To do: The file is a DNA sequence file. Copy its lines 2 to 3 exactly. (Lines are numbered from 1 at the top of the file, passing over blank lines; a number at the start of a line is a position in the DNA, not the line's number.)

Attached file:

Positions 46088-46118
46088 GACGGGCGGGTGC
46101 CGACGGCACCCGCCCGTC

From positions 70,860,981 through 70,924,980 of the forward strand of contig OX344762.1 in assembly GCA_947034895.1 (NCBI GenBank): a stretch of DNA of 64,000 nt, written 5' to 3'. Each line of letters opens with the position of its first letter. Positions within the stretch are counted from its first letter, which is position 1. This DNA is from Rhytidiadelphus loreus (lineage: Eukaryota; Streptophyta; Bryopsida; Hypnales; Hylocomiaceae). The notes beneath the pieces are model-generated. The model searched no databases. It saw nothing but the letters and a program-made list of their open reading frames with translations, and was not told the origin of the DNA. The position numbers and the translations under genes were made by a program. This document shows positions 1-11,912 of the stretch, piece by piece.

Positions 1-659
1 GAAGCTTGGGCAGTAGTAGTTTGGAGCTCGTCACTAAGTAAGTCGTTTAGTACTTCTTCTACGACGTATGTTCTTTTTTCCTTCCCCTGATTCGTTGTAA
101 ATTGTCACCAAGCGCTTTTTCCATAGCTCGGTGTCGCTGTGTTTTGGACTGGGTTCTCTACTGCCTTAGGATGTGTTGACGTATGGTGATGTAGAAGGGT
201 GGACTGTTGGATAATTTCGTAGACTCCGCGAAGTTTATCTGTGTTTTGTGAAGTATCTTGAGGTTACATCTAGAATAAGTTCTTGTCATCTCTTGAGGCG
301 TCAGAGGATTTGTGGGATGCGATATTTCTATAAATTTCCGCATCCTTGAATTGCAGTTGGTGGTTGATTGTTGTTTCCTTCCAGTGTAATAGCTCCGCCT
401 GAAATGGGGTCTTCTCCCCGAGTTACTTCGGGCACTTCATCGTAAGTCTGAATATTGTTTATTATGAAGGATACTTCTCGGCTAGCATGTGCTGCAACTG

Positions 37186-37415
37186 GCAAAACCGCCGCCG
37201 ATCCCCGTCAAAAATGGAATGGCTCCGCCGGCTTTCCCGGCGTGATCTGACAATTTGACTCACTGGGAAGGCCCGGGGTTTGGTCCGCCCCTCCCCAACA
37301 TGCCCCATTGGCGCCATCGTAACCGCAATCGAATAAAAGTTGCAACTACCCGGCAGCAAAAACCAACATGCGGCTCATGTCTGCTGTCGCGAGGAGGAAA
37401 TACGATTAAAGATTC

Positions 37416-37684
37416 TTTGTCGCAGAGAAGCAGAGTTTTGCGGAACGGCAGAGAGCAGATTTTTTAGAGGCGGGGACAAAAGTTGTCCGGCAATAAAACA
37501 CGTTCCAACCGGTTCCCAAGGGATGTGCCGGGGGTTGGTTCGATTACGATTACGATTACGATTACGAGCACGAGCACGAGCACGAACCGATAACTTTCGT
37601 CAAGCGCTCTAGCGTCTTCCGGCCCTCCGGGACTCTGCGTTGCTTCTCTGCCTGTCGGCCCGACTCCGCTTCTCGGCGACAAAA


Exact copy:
46088 GACGGGCGGGTGC
46101 CGACGGCACCCGCCCGTC